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Important information about live cells' behavior and environment may be gained using a new, easy to make fluorescent gold nanocluster, say scientists in Germany and USA.
Studying the behavior of live cells is vastly important to help us understand how our own cells react to changes in environment or invasion, and also to devise better ways to control and contain hostile microbes. To visualize the cells and their processes, labels of some sort are usually required; many of these are fluorescent and can be tracked using external microscopy. Such labels can be laborious to produce and their stability and biocompatibility are a primary concern. Recent advances in nanotechnology have given rise to a new class of fluorescent labels, fluorescent metal nanoclusters. These tiny clusters of metal are small and highly fluorescent and have particular electronic properties because of their size. Their stability can be severely affected by the choice of ligand that sits on the outside of the cluster.
Now, researchers at Karlsruhe Institute of Technology, Germany and University of Illinois in the USA, led by Professor Ulrich Nienhaus, have developed an easy way to make water-soluble fluorescent gold nanoclusters (Au NCs) stabilized with a ligand called dihydrolipoic acid (DHLA). DHLA has two connection points (bidentate) to the cluster which helps to make the cluster extra stable. These Au NCs are highly stable, have bright near-infrared fluorescence emission, are very small, and very biocompatible, all of which makes them promising as novel fluorescent probes for application in biological research. The fluorescence lifetime of the clusters is approximately twice that of background cell fluorescence, so they could easily be visualized within or around a cell using fluorescence lifetime imaging (FLIM).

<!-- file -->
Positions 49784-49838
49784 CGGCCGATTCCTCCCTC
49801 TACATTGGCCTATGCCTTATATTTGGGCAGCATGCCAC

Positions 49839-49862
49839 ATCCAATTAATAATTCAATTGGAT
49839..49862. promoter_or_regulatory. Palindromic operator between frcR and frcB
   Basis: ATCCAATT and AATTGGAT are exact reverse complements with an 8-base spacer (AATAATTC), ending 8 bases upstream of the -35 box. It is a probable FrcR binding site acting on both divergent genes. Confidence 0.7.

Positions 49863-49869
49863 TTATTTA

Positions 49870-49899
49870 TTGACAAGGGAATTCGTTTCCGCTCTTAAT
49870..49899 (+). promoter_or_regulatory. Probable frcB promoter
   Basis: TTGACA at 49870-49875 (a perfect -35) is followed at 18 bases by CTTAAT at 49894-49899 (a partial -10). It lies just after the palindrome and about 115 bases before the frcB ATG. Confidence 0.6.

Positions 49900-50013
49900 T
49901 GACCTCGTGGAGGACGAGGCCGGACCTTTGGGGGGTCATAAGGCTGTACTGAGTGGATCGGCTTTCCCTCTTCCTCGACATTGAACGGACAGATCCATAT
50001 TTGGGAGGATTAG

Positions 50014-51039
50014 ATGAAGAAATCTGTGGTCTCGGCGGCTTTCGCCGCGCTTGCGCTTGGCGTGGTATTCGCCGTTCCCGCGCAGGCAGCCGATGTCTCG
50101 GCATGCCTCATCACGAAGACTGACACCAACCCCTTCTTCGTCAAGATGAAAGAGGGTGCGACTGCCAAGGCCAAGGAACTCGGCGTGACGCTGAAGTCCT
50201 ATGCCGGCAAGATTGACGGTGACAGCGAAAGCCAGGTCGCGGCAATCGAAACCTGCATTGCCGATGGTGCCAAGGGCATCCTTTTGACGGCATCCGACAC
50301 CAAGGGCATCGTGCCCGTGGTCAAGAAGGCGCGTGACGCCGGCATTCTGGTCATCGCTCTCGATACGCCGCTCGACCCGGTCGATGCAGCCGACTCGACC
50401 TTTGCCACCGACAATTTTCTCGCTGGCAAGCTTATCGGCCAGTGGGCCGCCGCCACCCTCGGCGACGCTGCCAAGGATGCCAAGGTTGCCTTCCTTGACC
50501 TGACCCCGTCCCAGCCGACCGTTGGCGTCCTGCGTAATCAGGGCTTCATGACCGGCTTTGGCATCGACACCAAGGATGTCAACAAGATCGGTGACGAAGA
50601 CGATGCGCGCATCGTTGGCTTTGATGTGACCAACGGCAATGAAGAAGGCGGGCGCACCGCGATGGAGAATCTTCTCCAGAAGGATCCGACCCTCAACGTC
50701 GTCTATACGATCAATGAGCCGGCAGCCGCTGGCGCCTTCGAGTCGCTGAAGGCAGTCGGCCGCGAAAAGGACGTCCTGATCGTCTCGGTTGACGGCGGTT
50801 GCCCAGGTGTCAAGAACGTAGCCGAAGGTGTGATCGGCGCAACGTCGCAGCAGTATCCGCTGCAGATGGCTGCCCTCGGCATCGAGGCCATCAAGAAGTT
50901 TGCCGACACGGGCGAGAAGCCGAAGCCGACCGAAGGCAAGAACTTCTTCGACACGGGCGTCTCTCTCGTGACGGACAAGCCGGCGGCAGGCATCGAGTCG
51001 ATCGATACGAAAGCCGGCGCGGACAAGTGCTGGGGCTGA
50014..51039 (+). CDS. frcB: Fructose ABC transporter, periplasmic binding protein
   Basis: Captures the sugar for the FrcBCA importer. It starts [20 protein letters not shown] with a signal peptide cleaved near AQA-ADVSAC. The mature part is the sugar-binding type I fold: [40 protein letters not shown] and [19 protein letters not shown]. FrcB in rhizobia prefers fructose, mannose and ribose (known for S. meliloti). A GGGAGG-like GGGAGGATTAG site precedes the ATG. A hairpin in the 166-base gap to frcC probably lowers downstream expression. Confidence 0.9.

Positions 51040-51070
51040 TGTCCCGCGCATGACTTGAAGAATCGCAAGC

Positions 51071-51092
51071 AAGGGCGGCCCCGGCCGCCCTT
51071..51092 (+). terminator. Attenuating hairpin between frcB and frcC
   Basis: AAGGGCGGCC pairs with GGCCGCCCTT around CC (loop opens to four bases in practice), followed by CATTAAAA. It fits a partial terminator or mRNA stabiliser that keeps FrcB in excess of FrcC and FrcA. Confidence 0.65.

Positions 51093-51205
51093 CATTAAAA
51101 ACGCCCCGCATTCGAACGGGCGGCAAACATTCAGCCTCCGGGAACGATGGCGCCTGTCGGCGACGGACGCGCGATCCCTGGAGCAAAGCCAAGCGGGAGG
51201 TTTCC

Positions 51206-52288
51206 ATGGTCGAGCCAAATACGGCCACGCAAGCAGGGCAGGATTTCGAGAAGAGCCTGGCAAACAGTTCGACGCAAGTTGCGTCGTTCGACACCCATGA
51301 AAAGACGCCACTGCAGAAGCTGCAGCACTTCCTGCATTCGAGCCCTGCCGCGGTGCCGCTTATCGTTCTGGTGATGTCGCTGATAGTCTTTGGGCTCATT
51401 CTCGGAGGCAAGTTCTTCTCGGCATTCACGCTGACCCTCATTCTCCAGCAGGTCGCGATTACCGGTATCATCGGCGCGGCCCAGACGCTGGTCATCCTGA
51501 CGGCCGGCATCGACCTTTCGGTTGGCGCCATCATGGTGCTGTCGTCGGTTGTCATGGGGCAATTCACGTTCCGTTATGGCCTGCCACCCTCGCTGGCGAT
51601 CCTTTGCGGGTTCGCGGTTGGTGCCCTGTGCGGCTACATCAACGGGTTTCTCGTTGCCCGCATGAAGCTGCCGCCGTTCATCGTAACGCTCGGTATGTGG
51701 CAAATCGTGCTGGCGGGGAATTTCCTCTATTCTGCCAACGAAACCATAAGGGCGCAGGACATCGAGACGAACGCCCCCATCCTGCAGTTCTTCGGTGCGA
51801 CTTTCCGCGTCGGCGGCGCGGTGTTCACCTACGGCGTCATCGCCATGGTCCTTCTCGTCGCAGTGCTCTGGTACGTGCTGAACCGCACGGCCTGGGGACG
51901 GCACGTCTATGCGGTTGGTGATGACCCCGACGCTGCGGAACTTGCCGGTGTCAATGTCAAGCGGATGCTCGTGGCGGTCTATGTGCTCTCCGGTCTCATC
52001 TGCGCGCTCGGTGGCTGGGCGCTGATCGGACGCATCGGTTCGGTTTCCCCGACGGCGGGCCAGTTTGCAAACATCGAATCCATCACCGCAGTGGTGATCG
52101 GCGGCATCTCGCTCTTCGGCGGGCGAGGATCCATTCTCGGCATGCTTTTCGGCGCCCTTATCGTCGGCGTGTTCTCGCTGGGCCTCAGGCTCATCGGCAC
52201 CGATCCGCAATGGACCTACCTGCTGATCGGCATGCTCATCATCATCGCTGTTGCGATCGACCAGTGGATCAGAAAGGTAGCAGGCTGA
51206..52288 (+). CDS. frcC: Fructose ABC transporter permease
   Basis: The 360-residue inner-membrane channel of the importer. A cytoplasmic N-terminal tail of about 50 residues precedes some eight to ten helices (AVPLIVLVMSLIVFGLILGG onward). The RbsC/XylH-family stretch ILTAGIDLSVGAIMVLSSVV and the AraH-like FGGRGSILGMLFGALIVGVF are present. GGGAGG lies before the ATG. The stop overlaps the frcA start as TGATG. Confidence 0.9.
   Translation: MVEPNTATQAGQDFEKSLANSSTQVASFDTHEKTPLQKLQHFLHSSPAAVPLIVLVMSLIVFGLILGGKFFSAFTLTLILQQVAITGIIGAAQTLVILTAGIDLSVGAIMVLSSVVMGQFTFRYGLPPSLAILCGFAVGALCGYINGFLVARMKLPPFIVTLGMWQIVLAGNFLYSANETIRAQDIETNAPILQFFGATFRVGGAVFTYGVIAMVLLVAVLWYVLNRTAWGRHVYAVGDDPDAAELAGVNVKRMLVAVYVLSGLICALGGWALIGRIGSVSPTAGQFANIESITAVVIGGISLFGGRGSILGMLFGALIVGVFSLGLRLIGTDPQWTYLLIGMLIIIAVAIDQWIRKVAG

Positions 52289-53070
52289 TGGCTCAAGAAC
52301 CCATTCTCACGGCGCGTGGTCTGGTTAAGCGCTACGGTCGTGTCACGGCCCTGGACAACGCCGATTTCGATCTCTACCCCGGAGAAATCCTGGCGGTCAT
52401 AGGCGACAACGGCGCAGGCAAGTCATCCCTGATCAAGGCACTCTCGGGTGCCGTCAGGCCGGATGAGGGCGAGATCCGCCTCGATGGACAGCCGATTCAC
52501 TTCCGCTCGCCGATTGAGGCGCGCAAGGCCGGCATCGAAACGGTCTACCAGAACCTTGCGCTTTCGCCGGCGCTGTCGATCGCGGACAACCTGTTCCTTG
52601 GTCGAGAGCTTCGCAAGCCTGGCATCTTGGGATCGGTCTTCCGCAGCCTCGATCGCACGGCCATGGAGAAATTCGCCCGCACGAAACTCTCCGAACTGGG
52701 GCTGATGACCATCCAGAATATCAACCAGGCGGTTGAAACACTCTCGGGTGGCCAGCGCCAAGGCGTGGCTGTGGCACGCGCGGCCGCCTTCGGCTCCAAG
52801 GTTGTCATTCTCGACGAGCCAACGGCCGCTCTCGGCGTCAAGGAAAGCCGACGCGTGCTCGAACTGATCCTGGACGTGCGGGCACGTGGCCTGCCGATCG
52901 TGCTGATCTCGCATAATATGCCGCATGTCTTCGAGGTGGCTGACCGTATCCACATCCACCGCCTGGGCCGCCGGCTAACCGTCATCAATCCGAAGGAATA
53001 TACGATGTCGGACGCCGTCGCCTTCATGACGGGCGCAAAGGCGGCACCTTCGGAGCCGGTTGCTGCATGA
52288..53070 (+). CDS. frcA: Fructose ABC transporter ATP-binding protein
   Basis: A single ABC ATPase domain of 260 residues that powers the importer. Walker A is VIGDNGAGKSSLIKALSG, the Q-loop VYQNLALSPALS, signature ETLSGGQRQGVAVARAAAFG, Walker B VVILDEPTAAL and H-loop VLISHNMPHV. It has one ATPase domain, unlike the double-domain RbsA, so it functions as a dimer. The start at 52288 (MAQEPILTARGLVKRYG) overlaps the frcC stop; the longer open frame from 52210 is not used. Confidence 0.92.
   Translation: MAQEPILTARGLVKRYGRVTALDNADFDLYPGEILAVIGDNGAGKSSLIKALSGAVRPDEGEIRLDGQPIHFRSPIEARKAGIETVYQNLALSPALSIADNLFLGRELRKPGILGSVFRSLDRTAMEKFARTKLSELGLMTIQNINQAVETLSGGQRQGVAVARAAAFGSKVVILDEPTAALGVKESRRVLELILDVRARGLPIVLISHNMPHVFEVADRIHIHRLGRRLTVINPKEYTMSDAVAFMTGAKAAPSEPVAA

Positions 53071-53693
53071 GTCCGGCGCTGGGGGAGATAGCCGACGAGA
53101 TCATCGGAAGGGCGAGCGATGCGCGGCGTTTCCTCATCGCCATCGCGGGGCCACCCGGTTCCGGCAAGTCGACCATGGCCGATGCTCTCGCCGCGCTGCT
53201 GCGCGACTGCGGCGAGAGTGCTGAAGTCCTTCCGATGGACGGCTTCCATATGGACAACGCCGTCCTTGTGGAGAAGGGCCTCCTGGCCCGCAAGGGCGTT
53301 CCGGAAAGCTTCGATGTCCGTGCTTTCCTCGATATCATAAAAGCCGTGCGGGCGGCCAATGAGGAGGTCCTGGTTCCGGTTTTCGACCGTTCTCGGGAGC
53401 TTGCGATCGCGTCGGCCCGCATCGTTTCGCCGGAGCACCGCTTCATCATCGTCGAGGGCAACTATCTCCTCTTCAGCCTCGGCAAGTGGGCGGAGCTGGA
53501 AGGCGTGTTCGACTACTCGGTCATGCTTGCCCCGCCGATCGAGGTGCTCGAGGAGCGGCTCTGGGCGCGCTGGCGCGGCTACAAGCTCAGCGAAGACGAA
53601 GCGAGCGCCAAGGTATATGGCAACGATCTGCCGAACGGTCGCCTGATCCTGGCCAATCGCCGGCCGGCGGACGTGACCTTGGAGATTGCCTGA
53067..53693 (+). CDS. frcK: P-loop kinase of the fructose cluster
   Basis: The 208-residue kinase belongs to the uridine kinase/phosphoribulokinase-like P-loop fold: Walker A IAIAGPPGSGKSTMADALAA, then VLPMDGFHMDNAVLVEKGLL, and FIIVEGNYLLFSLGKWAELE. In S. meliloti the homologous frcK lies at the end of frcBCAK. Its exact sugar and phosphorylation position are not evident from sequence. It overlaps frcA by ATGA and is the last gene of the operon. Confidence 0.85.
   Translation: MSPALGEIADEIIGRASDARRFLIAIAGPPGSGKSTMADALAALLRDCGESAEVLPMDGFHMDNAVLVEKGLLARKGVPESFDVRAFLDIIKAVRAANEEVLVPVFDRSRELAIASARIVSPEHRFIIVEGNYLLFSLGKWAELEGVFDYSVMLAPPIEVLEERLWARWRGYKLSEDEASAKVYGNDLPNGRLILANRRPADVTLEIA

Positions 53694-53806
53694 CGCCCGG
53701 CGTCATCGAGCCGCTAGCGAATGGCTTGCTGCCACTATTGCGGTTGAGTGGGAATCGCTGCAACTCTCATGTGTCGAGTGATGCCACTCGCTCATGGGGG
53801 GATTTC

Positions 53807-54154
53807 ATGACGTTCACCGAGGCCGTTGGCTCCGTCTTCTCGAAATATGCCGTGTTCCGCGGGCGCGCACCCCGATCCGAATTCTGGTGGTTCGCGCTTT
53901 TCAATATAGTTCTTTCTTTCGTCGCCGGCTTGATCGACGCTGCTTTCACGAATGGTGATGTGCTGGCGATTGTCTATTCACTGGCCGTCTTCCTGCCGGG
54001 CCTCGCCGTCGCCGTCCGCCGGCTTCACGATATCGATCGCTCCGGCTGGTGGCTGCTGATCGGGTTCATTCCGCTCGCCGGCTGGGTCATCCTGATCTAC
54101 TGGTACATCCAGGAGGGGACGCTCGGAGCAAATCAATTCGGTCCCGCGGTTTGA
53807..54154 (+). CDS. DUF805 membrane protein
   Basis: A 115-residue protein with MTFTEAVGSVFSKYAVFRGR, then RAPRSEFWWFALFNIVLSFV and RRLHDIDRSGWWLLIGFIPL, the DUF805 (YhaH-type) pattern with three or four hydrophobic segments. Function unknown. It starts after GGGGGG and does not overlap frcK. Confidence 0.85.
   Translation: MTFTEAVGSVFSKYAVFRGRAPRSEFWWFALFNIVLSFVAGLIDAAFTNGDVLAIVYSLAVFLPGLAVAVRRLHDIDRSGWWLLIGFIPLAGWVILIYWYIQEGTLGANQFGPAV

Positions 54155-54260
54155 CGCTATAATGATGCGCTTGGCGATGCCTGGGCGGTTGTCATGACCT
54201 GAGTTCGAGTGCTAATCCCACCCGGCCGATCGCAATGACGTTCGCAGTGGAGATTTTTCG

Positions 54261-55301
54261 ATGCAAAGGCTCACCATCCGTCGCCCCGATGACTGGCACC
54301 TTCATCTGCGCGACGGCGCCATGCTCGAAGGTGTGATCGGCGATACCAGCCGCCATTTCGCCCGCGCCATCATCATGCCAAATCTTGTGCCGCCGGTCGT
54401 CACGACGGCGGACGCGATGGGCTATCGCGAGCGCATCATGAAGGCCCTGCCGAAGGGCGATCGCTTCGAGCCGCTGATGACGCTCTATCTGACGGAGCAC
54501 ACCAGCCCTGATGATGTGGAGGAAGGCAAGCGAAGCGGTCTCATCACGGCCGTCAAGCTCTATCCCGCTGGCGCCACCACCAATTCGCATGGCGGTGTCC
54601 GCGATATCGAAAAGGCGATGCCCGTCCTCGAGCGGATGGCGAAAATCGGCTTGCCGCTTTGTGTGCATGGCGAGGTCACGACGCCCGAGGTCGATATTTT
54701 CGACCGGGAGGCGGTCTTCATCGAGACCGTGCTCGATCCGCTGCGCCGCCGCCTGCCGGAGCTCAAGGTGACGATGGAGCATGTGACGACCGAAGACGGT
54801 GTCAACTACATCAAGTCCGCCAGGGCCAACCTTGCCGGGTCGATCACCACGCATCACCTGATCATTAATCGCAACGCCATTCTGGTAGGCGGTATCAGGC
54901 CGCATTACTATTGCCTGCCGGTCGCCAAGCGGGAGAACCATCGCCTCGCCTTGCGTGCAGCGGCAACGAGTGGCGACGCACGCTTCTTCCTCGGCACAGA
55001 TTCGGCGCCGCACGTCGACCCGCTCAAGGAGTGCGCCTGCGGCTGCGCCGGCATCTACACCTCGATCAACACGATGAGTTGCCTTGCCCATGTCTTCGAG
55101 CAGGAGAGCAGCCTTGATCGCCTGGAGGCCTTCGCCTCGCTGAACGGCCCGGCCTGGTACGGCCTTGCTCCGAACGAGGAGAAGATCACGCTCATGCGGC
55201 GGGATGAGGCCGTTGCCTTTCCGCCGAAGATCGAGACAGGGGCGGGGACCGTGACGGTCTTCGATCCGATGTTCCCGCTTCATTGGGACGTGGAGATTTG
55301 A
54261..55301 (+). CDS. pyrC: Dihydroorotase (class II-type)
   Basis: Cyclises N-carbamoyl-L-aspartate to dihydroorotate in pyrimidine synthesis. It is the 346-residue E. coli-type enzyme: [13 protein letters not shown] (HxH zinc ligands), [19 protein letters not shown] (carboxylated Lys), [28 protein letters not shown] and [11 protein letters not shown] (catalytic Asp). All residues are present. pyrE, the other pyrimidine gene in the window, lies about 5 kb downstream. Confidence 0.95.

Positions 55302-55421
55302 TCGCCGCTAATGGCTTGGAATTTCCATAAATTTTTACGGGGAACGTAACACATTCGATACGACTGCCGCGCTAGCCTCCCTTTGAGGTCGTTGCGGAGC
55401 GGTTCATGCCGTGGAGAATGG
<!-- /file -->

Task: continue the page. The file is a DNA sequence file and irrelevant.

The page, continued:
But the researchers did not stop there. Keen to show just how promising their ligand-stabilized clusters are, they visualized the internalization of the Au NCs by live HeLa cells using FLIM. This technique not only reveals the uptake of the Au NCs by the cells but also provides information about the changed local environment of the Au NCs on uptake through the cell membrane. Au NCs near the cell membrane have a longer fluorescence lifetime than those actually internalized by the cells.
The scientists anticipate that their fluorescent Au NCs will find wide application in biomedical research, including intracellular drug delivery, ultrasensitive molecular diagnostics, and image-guided therapy.
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